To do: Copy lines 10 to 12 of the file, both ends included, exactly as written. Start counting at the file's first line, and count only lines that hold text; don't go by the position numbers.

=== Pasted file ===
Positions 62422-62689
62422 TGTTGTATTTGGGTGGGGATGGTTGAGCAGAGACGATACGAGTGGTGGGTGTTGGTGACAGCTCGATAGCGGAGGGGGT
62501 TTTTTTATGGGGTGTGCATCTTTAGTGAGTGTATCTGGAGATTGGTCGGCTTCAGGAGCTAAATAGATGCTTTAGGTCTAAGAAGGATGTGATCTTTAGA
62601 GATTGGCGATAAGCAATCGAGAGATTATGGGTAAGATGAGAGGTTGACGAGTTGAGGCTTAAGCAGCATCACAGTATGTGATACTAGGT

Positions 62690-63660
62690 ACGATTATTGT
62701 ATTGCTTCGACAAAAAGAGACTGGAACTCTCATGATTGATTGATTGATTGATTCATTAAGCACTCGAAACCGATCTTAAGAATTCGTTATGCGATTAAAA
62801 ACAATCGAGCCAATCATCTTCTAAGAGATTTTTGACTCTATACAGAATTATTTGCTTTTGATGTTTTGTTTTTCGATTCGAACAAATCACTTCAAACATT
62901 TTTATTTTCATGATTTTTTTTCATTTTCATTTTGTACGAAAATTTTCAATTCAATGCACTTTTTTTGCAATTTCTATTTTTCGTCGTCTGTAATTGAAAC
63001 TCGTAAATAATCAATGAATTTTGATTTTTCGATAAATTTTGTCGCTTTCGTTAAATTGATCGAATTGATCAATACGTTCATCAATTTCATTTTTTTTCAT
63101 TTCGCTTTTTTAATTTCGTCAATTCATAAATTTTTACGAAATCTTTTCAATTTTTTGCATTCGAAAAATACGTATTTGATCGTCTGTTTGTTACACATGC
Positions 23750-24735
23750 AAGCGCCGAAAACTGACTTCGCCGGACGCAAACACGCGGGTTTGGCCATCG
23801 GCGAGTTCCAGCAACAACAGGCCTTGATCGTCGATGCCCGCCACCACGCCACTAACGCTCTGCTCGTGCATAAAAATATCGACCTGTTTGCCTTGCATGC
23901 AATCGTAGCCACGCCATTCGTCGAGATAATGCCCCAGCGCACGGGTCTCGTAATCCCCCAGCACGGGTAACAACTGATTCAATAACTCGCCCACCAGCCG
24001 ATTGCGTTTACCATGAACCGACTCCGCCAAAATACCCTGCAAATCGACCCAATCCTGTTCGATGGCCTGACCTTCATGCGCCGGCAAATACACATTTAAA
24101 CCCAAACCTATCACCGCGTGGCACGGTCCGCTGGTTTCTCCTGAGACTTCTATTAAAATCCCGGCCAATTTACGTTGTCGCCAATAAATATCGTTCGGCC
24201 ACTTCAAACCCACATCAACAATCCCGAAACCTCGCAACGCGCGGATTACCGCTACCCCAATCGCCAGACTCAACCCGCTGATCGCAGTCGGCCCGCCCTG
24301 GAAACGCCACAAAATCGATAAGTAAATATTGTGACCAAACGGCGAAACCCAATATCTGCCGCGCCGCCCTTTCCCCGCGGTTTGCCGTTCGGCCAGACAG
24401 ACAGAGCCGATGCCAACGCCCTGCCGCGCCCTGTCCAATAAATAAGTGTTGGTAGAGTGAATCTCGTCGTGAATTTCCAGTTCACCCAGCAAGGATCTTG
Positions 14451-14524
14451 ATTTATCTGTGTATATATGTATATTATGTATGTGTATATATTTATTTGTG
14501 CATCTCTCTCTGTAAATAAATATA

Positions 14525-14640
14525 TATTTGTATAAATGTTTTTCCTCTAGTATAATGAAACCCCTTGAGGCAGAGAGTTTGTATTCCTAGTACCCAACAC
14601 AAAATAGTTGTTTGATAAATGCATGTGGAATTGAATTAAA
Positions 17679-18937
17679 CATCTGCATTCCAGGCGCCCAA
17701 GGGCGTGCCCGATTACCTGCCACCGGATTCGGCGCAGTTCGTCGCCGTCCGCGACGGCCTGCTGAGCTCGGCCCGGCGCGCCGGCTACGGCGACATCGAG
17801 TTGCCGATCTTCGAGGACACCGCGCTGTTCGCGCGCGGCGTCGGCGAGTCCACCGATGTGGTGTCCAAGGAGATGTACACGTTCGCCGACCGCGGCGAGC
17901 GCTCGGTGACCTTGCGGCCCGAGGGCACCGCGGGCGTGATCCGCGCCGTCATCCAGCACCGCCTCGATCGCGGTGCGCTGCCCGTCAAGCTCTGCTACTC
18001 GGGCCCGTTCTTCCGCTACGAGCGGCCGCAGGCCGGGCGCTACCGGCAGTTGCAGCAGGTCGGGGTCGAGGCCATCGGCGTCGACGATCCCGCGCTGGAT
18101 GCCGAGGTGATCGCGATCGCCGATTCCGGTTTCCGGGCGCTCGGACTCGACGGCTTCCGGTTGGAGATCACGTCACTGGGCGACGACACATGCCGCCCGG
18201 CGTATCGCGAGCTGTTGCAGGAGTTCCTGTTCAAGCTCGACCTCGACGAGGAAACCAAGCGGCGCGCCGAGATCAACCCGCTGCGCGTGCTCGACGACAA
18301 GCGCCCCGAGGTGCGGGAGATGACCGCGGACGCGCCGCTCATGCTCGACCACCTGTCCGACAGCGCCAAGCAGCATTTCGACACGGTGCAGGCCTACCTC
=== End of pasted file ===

63001 TCGTAAATAATCAATGAATTTTGATTTTTCGATAAATTTTGTCGCTTTCGTTAAATTGATCGAATTGATCAATACGTTCATCAATTTCATTTTTTTTCAT
63101 TTCGCTTTTTTAATTTCGTCAATTCATAAATTTTTACGAAATCTTTTCAATTTTTTGCATTCGAAAAATACGTATTTGATCGTCTGTTTGTTACACATGC
Positions 23750-24735